how to interpret the tests. The national Celiac organizations are uncertain about how to
comment on their application without published research though a recent article
in the British Medical Journal did show stool tests highly specific for Celiac. Dr.
Fine has publicly commented that his unpublished data demonstrates those with
abnormal stool tests indicating gluten sensitivity
overwhelmingly respond favorably to a gluten free diet with improvement of
symptoms and general quality of life.
Another problem is that there are not universally agreed upon definitions for gluten sensitivity or intolerance. This becomes especially difficult for those who do not meet strict criteria for Celiac disease yet may have abnormal tests and/or symptoms that respond to a gluten-free diet. Those individuals become confused when they try to find information but do not have a formal diagnosis of Celiac disease. Consensus in the medical community on definitions and more research in this area is greatly needed.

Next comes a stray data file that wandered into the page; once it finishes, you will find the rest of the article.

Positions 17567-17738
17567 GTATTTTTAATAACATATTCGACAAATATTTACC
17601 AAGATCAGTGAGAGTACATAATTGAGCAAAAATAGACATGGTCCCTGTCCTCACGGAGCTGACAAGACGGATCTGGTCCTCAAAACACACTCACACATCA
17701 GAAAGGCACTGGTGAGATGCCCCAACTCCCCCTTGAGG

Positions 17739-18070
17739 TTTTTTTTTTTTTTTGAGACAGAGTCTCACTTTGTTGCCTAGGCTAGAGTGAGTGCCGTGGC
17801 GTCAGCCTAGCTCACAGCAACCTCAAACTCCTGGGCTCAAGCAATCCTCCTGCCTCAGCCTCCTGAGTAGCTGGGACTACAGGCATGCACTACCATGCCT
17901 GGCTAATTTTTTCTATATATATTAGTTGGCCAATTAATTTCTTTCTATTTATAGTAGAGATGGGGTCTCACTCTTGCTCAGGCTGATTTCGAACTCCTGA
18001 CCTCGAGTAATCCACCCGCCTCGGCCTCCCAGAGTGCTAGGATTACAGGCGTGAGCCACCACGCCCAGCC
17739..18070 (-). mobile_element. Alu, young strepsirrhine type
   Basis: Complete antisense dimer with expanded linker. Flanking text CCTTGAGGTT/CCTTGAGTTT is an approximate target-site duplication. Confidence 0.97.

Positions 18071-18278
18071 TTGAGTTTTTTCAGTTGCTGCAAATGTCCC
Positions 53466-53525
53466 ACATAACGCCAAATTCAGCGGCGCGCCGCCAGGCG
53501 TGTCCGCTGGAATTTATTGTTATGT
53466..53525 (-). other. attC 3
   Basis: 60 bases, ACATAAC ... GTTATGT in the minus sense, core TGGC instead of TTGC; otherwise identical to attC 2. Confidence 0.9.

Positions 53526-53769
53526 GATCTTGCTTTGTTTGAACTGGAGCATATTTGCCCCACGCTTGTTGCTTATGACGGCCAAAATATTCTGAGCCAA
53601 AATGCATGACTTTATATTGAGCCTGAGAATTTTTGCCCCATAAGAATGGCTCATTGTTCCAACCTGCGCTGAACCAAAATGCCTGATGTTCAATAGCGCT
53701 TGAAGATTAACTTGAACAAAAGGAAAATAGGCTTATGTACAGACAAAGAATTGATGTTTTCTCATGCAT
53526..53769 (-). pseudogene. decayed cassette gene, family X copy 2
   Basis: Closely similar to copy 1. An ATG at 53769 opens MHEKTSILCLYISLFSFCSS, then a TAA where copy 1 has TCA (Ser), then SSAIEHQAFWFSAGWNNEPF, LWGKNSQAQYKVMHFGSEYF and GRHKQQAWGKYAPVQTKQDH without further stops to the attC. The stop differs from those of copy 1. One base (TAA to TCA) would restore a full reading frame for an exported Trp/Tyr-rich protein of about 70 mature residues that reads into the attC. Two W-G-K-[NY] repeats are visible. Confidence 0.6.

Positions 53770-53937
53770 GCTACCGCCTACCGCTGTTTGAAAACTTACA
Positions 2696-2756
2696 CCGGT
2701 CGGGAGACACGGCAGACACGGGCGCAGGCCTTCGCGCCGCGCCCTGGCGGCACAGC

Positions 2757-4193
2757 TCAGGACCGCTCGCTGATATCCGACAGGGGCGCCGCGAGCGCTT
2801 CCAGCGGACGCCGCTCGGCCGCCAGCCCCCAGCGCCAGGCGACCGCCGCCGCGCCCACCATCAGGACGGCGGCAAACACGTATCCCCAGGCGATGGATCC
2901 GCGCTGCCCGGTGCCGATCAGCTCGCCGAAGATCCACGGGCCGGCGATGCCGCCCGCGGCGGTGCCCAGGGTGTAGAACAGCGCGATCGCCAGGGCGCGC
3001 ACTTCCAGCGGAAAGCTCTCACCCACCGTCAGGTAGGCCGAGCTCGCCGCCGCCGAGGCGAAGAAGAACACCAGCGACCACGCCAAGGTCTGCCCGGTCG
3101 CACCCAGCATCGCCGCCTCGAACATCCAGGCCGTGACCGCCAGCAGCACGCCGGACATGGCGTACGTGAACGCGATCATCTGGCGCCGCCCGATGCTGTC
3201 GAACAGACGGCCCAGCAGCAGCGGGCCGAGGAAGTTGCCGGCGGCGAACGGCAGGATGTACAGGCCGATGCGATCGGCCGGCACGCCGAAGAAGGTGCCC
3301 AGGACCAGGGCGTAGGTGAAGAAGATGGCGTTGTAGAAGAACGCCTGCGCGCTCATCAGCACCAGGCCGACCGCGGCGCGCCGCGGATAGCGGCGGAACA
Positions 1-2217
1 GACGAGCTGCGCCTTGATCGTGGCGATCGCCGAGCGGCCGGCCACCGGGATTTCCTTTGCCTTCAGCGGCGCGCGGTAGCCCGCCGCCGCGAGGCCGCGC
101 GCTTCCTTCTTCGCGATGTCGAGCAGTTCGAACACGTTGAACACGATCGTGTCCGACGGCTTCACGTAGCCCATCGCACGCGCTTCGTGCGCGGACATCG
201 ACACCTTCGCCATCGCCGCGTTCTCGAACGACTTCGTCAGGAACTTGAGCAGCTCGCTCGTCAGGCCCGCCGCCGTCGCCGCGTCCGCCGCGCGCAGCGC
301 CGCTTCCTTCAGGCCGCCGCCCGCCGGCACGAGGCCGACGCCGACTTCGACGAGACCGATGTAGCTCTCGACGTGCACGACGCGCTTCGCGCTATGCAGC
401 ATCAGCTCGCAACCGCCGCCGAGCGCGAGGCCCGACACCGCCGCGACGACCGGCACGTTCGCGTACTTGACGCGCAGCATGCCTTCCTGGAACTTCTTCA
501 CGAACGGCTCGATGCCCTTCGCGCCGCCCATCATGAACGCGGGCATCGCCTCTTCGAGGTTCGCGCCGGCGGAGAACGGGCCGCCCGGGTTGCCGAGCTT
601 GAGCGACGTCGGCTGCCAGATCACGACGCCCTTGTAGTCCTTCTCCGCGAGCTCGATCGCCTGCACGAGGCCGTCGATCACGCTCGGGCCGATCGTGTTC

The few doctors who appreciate the spectrum of gluten
intolerance or sensitivity are outnumbered by the medical majority that continue to
insist on strict criteria for diagnosis for Celiac disease before recommending a
gluten-free diet. Doctors either unfamiliar with the limitations of the tests as documented by Celiac research or who insist on the
strict criteria for Celiac being the only indication for recommending a gluten free
diet unfortunately may confuse or frustrate gluten sensitive individuals. Some of these people then seek answers on the internet or from alternative practitioners. Many have their diagnosis missed, challenged, dismissed, or are misinformed. As a result they fail to benefit from the health